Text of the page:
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Suzuki Journalism

Dan McReavy - 07/11/2012 11:52 CST

Tokyo, Tokyo, Japan

With a legacy like his, the genius Japanese violinist Shin'ichi Suzuki wasn't a childhood musical prodigy as one might assume.  While Suzuki grew up working in his father's violin factory it wouldn't be until he was 18 years old that he would first pick up the violin to begin playing.

Suzuki's story is like so many famous stories and he never received any formal education beyond the secondary level.  At age 26, with the blessing of his father, Suzuki left his family and friends in Japan to study the violin in Germany.  However, it was no tragedy that Suzuki was able to study under the likes of concertmaster Karl Klinger and was under the guardianship of Albert Einstein.

Despite no formal post-secondary education, not picking up the violin until adult-age and his family losing their violin factory to American bombers during World War II, the Suzuki name lives on in the worlds of music and pedagogy.  Suzuki mastered the violin as an adult-beginner and while doing so, created the philosophy of education we know as the Suzuki method.

At its core, the Suzuki method is based upon the belief that everyone has the innate ability to learn and develop complex mental tasks to a high level of competency, regardless of age.  We observe this phenomenon as children acquire language skills in their early years through their environment, not a classroom.  Having a two year-old nephew and a six month-old niece has given me the opportunity to experience these skills develop in a child first-hand.

Fundamental to the Suzuki method is creating a learning environment that is optimized for acquiring the desired skill.  In the case of Suzuki, he discovered the method through learning the violin at an adult age.  He successfully developed and applied the Suzuki method towards teaching students how to play musical instruments with no prior experience.  But Suzuki wasn't motivated to create musical prodigies.  Suzuki wanted to establish generations of children with "noble hearts" and "make good citizens."  These good citizens would be cultivated by nurturing sensitivity, discipline and endurance in the character of people through the development of musical talent.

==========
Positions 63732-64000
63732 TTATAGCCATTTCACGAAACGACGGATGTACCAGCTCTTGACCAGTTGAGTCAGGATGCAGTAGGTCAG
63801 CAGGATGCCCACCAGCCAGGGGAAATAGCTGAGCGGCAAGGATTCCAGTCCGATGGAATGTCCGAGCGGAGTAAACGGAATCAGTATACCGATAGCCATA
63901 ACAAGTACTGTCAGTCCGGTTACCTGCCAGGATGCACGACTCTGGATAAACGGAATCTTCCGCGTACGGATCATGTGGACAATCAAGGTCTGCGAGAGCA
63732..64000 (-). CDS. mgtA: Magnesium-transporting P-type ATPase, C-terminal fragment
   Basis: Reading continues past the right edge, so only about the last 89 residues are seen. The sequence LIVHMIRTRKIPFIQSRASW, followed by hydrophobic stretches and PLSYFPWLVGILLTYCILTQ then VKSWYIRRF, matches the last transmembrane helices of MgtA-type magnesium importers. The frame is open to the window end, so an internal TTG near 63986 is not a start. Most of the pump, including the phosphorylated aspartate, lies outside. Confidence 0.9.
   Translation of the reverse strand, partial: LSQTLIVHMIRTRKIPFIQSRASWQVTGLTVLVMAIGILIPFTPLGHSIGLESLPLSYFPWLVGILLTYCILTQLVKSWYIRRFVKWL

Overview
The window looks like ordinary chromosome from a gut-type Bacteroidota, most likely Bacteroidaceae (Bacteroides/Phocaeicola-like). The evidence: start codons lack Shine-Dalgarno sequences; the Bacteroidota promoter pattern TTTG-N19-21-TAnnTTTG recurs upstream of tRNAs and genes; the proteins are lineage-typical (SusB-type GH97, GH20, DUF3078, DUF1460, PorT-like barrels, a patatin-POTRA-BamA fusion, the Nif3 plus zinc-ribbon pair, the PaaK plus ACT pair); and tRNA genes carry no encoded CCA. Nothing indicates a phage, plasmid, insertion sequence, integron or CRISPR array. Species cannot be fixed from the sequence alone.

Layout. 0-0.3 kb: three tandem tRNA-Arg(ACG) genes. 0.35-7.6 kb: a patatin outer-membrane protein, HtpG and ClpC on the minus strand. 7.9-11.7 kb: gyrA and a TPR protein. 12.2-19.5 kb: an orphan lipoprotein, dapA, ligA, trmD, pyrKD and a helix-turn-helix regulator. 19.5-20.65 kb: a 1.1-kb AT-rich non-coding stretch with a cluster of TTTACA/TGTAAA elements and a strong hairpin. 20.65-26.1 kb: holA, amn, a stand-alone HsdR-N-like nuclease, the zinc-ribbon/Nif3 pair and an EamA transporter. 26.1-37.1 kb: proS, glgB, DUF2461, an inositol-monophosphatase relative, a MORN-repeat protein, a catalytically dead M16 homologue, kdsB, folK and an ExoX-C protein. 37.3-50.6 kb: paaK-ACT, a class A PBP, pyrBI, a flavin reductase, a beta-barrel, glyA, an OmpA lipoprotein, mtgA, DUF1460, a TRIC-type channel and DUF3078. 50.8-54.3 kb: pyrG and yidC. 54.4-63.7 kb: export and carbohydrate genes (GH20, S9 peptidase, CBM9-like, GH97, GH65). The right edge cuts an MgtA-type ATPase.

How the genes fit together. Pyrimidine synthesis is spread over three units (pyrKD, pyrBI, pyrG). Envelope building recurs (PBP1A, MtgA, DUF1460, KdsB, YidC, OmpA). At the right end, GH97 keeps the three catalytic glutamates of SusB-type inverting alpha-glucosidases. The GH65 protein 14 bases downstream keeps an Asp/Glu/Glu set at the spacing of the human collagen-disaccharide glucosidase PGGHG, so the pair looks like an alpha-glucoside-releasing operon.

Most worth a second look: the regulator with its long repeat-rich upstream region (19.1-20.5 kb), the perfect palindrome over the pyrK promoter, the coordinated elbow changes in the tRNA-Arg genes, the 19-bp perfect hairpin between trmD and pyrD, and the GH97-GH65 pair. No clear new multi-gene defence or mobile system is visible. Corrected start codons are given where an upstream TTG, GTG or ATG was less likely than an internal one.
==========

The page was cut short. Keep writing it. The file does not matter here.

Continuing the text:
To develop a person's musical talent the student must immerse himself in a musical environment.  That means, listening to music, practicing music and surrounding oneself with other passionate musicians to fellowship and learn from.  To be clear, learning is NOT an individual activity.  Learning is a group activity that requires enormous individual effort and investment of time that is complimented with community support and influence.

Almost a century later and people, still, like to debate the Suzuki method, but no one can argue that is hasn't endured, produced fantastic musicians and educated many people around the world.

While nwzPaper is a global news platform, it is really about supporting Suzuki's goal of "making good citizens," but that requires the individual effort and participation of people in every community around the world to achieve.

While money is an important factor in life, it shouldn't be your primary motivation to inform your peers.  Having well-educated peers and an informed community should be your paramount motivation for informing your community about important events and developments in the community.

Do your part to make a well-informed community of "good citizens" and start writing today!